Here for you in all seasons
Rural chaplains are people with a heart for bringing the love of Christ to those scattered across rural and remote areas.
There are a number of initiatives in organised rural chaplaincy in various places around the world. The spirit and ethos of chaplaincy has long been part of ministry.
- Being present.
- Building relationships.
- Meeting Christ in others.
- Embodying the essence of human life in terms of the triad of relationships: God, people, and land.
This triad pervades the text of Judeo-Christian scriptures and is found at the heart of all indigenous cultures. People living with the land often retain it even in very westernised cultures. Life with the land – the seasons and the variables of weather, markets, and regulations – is always a life of faith.
When Jesus described his ministry in Luke 4:18-19, he did so in the words of Isaiah:
‘The Spirit of the Lord is upon me,
because he has anointed me
to bring good news to the poor.’
He has sent me to proclaim release to the captives
and recovery of sight to the blind,
to let the oppressed go free,
to proclaim the year of the Lord’s favour.’
“The good person brings good things out of the good stored up in their hearts.” Luke 6: 45
Around the World
Based in the United Kingdom ACA is an ecumenical association that provides support for Agricultural and Rural Chaplains, Farming Support Chaplains, Rural Support Officers, Diocesan Rural Life Advisers and Rural Officers working throughout the churches.
We believe that through our unique calling to serve farmers and rurality in general, we should:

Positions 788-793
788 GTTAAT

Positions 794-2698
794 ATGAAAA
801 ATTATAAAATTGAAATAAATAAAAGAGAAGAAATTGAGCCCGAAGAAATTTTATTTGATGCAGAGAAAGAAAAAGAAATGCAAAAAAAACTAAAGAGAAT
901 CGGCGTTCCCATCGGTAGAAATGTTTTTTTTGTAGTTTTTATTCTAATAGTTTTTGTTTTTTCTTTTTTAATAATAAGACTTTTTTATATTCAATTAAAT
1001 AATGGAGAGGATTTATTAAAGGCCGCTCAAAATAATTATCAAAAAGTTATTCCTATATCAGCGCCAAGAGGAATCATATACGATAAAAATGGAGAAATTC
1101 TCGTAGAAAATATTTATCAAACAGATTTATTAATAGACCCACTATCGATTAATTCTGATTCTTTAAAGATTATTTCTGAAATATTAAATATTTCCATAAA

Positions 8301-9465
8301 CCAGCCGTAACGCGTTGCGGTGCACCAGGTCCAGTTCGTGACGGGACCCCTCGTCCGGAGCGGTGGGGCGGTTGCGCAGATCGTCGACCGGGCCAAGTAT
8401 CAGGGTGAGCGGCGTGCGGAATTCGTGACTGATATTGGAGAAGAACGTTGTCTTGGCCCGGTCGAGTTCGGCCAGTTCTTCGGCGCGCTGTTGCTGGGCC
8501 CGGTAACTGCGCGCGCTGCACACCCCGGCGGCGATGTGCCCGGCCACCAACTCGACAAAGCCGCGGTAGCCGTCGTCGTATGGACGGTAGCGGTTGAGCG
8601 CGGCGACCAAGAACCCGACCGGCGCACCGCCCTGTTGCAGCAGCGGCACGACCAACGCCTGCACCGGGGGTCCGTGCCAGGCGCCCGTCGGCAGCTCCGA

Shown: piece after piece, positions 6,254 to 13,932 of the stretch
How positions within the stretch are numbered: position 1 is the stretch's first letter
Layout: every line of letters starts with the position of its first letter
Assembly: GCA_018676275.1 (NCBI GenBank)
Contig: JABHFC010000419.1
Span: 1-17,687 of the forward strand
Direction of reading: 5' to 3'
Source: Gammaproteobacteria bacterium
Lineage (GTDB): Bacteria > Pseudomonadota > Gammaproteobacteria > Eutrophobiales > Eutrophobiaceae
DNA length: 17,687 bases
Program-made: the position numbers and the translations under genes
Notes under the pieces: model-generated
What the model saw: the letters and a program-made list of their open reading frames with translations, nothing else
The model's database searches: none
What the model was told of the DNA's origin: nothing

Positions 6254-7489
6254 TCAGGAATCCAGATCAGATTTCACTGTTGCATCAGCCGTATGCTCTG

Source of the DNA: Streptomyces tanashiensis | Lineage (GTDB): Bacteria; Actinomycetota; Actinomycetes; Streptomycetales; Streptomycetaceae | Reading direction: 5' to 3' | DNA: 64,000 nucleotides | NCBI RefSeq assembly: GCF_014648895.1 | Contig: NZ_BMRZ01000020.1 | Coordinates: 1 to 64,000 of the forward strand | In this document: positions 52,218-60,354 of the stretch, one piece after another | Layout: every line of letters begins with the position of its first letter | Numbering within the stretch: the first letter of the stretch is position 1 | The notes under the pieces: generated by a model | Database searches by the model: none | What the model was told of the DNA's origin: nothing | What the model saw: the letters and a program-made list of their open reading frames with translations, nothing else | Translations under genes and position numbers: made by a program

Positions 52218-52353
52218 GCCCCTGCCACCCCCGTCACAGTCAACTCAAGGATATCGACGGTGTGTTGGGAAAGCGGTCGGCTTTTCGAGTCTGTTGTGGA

- Seek to serve people of all faiths and none
- Share good practice
- Provide mutual support
- Be an advocate for the agricultural industry
- Promote agricultural chaplaincy
A 2022 story about the work of two chaplains in the far north of Australia.
This 2020 article speaks of rural chaplaincy as “being a presence with purpose” and describes a variety of ways the Australian Salvation Army supports chaplaincy work.
Rural Chaplaincy is also part of the work of the New Zealand, Fiji, Tonga and Samoa Territory of the Salvation Army. This story was posted in 2016.
A rural chaplaincy in Derbyshire was first established in 2003 following the devastating foot and mouth disease outbreak in 2001. Graham Hinds was the first agricultural chaplain to be employed through a collaboration between the Methodist Church, Workplace Chaplaincy in Derbyshire, and Rural Action Derbyshire. Their byword is:
First and foremost, we want to celebrate all that our agricultural and rural communities offer to our shared life in Derbyshire!
Working with people of all faiths and none, Borderlands Rural Chaplaincy was begun in 2012 and operates through the Hereford Diocese and the Shropshire and Marches Methodist Circuit. They are funded, supported and managed by churches of denominations including Methodist, Baptist, Pentecostal and Anglican, helping individuals and families through difficult situations such as animal disease, family problems, mental ill-health and the demands of farming processes.
We are a confidential, listening ear offering pastoral support to farmers, farming families and agricultural communities.
This is a brand new initiative in the Deep South of Aotearoa New Zealand. Being driven initially by Called South, the Anglican Diocese of Dunedin, the vision is of an ecumenical ministry. Beginning in Southland with Lead Chaplain the Rev’d Barb Walker, it is developing also in Central Otago.
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